As a Newcastle fan that has suffered the last four years of Alan Pardew’s painful, weak post-match press conferences where praise would be given to Mike Ashley for every big victory over a top club and a patronising smirk would be immovable whenever the Magpies lost, it was refreshing to see John Carver’s interview after the Southampton game last weekend.

The born-and-bred Geordie was in no mood to sugar coat the managerial situation at the club and urged the powers that be – Mike Ashley and club secretary Lee Charnley – to give the fans what they want; a new manager and a fresh start.

Carver also replied with “I’d have to think about it” when asked if he would lead the club until the end of the season, with a permanent boss lined up to start in the summer. If you asked the 50-year-old the same question a month ago, he would have snapped your hand off.

The interview was certainly a sign that the unrest among fans as to who their new manager is going to be is getting to those inside the club. The squad have today flown to Dubai for some warm weather training but will undoubtedly spend plenty of time mulling over who their next boss is going to be when they return.

Despite his honesty and passion for the club, Carver is not the man to lead Newcastle to a strong second half of the season.

In fairness, Carver has done well to get some good form out of Remy Cabella – a player that was in danger of going stale under Pardew.

However, tactically, Carver leaves a lot to be desired. In the same interview, the caretaker mentioned how the whole week had been spent learning to deal with the power of Graziano Pelle and nullifying the Italian’s threat, yet both of Southampton’s goals stemmed from the giant striker linking with teammates.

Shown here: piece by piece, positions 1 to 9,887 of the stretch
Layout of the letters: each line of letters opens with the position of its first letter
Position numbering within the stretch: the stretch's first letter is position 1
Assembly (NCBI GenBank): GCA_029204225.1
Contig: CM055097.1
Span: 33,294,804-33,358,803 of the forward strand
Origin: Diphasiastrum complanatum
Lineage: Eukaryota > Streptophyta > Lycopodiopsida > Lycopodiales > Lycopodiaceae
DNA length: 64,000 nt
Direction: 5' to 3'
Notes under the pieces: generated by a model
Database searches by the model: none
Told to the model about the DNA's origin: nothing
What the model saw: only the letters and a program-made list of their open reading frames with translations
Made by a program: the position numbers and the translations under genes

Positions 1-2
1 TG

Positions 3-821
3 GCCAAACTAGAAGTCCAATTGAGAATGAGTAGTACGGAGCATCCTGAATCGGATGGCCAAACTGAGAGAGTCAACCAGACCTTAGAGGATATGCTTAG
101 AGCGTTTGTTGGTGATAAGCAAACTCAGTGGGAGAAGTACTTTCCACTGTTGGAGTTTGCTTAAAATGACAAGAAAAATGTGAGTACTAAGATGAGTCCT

His decision to start two central defenders who are both 6’0” tall against a 6’4” Pelle was baffling, especially with Mike Williamson sitting on the bench exactly the same height as the Saints’ striker.

Vurnon Anita also leaves a lot to be desired in midfield but Carver is still struggling for fit midfielders to call upon. Mehdi Abeid is closing in on a comeback and will give the back four a stronger shield.

Carver also managed the team when Pardew served a nine-match suspension for headbutting David Meyler last year and won only two games – against Cardiff City and Crystal Palace. He also spent a season managing Toronto FC in MLS in 2008/09 and had a less than exemplary record, winning just 12 games out of 40.

These factors certainly point to Carver not being given the chance to manage Newcastle on a permanent basis but as yet, there is no news on the board offering the job to anyone.

Frenchman Remi Garde remains the clear favourite and rightly so, as he boasts a 50% win record over his three years in charge of Lyon. He is out of work and was commentating on Newcastle’s defeat to Southampton for French sports channel Canal+ but wouldn’t comment on reports of talks being held between him and the club.

The situation is now at the point where many fans are questioning why they actually support a club that has no ambitions to win cup competitions and an owner that is determined to make money rather than appease fans.

Attendances will not suffer though. 52,000 fans will still walk through the gates at St James’ Park every Saturday in the hope that someone can inspire them to believing they can achieve success in the future.

They may be waiting a while.